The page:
Double Helix
System Blower
The Cage
Punk Weight
Fuck That
Bitch Please

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Hyped hip hop debutantes ThEESatisfaction have presented an online stream of their first official LP 'awE naturalE' prior to its Sub Pop-assisted release next week.

Featuring two guest appearances from Shabazz Palaces, it's available to listen to here on NPR. Despite not being listed, track seven, 'Sweat', is still present on the preview.


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Daft Punk form the first subject of today's two-part 'non-release' news summary, they having told Pitchfork in no uncertain terms that they won't be releasing an album in June.

The duo were responding to rumours that began when 71 year old songwriter Paul Williams said at a SxSW screening of his new documentary 'Paul Williams: Still Alive' that he had created "a couple of tunes for the [new Daft Punk] LP" adding: "I should basically not be talking about it at all. They want a press blackout on the album until it's out".

Williams mentioned June as the earliest possible release date for the untitled record, which is also believed to feature Nile Rodgers of 70s disco troupe Chic. But Daft Punk would like everyone to know that a June release is not happening. Repeat not happening. So July then?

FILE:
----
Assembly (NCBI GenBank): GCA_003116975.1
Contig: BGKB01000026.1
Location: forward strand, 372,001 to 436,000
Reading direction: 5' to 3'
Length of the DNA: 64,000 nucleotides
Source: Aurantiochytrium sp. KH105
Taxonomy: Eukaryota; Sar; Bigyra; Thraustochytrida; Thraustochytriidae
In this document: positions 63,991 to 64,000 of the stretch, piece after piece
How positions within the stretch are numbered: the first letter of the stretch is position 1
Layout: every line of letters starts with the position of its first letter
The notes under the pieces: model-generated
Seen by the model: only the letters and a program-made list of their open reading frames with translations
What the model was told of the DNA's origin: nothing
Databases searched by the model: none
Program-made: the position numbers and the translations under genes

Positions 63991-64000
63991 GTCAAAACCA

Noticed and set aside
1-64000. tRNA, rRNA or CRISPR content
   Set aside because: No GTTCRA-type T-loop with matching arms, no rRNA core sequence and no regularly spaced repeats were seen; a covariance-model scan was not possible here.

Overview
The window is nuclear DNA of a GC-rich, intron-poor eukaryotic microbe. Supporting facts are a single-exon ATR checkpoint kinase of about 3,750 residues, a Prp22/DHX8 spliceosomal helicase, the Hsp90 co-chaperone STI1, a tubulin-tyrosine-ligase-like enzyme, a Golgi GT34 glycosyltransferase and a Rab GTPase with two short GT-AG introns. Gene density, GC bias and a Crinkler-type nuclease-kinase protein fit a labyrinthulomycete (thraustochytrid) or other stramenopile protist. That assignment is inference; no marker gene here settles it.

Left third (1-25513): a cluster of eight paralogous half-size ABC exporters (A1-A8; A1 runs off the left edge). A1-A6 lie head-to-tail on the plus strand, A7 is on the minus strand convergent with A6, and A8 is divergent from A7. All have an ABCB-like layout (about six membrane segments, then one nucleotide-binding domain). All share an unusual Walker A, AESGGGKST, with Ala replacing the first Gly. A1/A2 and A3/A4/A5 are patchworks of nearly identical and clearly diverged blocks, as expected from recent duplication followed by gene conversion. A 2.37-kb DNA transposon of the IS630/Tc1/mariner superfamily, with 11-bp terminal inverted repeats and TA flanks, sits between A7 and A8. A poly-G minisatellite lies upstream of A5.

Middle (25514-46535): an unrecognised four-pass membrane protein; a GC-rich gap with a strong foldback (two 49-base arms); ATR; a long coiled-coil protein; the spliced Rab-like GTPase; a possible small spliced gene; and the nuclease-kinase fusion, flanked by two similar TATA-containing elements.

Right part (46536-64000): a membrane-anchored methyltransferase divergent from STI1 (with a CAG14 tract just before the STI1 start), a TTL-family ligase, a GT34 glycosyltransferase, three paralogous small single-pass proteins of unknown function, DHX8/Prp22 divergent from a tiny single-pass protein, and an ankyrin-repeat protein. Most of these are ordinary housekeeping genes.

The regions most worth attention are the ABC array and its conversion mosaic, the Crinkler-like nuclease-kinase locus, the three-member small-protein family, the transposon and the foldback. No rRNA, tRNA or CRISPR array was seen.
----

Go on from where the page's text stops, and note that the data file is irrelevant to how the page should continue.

Also on the topic of music types not releasing things, Odd Future's Frank Ocean has announced that he won't, in fact, be releasing an official version of his 'Nostalgia, Ultra' mix tape suite. Ever. There had been speculation that Ocean's new label Def Jam might issue a retitled edition, 'Nostalgia, Lite', commercially at some point following the original mixtape's digital release last February. But, no.

A message on Ocean's Tumblr reads: "'Nostalgia, Lite' is never coming out. Hahaha. What I look like a year later re-releasing my last album? Not icey. Bitch I'm icey".

The R&B singer, whose well-chilled solo track 'White' appears on Odd Future's new ensemble compilation 'OF Tape Vol 2', is expected to release his debut album proper this year though. Perhaps in June.

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Having released the album version of his original indie rock opera 'Dinosaur Planet' last year, MJ Hibbett is experimenting with something different for the follow-up, 'Moon Horse Vs The Mars Men Of Jupiter'.

A specially adapted version of the show will be released in four parts as podcasts over the next few weeks, with episodes one and two going live yesterday. After that, they will be grouped together as a pay-what-you-want download.

More information on the show is available here and you can listen to episodes one and two of the series here:


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Hip-pop contrarian Nicki Minaj has announced a European outing in live promotion of her sophomore LP 'Pink Friday: Roman Reloaded'. With that available via Cash Money/Young Money on 2 Apr, Minaj's Britain-based gig calendar looks thus:

24 Jun: London, Hammersmith Apollo
25 Jun: London, Hammersmith Apollo
26 Jun: Birmingham, Academy
28 Jun: Manchester, Apollo